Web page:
If you have missing teeth from gum disease, then you may have visited a periodontist before. If you are looking for a way to replace your missing teeth, then dental implants are a good solution. You probably have some questions about them, though. For example, you might be wondering if dental implants can cause any…
What Your Periodontist Wants You to Know About Plaque and Tartar
Plaque and tartar are two things that lead to the most common dental issues a periodontist can treat: tooth decay and gum disease. The teeth have an outer layer called the enamel that is the hardest part of the body. Designed to handle a lot of wear and tear, it protects a tooth's more delicate inner layers from acids made by oral bacteria.
Bacteria in the mouth feed on sugars left on teeth surfaces, forming a sticky film called plaque. Plaque causes the sticky feeling in your mouth in the morning. The more sugars are in your mouth before going to sleep, the stickier your mouth will feel when you wake up. You have probably noticed that on your own over the years.
Let us take a detailed look at tartar and plaque to better understand how they promote oral health issues such as gum disease and tooth decay.
As previously mentioned, plaque is a sticky film created by oral bacteria. It houses the bacteria that make it and the acids they produce — the acids inside plaque damage teeth, leading to tooth decay. Plaque can make its way below the gum line, infecting the tissues there. It hardens into tartar when left on teeth for a few days, which creates additional issues.
Plaque can be removed by brushing and flossing. Its formation can also be minimized by limiting the consumption of sugar-rich foods.
Tartar is what plaque turns into when left on teeth for prolonged periods. Tartar gives teeth a yellow tint, and it houses bacteria and the acids they produce – just like plaque. However, brushing or flossing does not affect tartar deposits. Instead, a periodontist removes it with a scaler during teeth cleanings. This allows tartar to build up on teeth between dental visits regardless of how well a person cleans their mouth. Therefore, good oral hygiene only helps minimize these deposits, while teeth cleaning is needed to get rid of them.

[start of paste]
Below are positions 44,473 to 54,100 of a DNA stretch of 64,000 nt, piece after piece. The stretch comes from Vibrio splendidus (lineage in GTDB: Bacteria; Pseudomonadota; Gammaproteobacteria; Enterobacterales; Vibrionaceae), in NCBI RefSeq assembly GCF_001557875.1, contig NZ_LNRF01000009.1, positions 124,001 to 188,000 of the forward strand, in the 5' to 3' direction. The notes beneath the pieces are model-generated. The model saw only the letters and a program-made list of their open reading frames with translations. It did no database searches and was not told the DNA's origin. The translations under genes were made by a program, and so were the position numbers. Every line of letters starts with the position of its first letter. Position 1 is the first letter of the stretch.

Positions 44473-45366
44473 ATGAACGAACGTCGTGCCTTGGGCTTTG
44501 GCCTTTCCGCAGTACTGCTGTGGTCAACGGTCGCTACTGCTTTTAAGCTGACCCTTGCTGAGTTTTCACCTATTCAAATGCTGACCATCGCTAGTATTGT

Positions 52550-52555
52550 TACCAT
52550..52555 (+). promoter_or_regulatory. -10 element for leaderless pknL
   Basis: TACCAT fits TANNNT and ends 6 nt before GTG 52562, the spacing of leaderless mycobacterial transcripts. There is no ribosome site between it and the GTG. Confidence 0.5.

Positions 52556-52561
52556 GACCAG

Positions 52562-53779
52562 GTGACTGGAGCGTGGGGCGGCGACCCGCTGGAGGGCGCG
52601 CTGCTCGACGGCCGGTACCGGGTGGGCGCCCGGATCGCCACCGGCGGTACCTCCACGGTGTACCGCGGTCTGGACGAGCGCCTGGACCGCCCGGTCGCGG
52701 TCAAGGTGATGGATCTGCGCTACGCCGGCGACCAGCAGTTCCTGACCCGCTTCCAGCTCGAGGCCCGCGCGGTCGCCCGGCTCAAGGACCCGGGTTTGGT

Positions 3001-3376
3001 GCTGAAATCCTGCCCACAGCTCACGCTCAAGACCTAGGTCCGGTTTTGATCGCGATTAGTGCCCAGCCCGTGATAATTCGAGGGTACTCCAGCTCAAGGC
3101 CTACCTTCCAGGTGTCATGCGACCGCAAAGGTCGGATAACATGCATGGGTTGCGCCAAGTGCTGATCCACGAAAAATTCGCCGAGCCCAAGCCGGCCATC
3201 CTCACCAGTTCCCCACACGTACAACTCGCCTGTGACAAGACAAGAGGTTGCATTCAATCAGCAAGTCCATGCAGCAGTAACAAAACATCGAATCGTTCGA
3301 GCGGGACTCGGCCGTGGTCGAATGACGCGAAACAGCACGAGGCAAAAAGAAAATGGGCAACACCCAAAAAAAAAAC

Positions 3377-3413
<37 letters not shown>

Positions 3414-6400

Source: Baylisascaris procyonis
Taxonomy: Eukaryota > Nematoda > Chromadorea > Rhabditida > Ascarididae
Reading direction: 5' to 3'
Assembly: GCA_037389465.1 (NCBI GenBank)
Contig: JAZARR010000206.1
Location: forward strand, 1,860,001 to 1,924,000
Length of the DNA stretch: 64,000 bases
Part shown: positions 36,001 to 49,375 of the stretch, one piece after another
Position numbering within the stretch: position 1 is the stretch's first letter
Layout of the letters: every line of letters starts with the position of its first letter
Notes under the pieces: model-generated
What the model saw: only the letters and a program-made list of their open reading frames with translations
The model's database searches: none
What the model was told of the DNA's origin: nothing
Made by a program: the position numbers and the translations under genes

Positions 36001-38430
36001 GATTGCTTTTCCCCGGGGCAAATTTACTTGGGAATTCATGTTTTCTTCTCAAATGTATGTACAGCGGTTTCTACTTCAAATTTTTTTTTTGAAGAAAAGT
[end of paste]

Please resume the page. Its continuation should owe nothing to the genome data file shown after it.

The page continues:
Tartar can make its way into gum pockets, leading to gum disease as the immune system tries to fight off the bacteria in it.
Preventing tartar and plaque buildup on teeth
Simple things anyone can do to remove plaque from their teeth and minimize the accumulation of tartar deposits include:
- Brushing twice and floss once daily
- Always clean the tongue when brushing
- Use tartar-control toothpaste to minimize tartar buildup
- Use an antibacterial mouthwash to reduce bacteria in the mouth
- Visit a dentist twice a year to get teeth cleaned
- Consume less sugar-rich foods and beverages
- Drink lots of water
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It starts with prevention
The less plaque and tartar you have on your teeth, the lower your risk of developing gum disease and tooth decay. Give us a call or visit our Woodland Hills clinic to set up an appointment with our periodontist.
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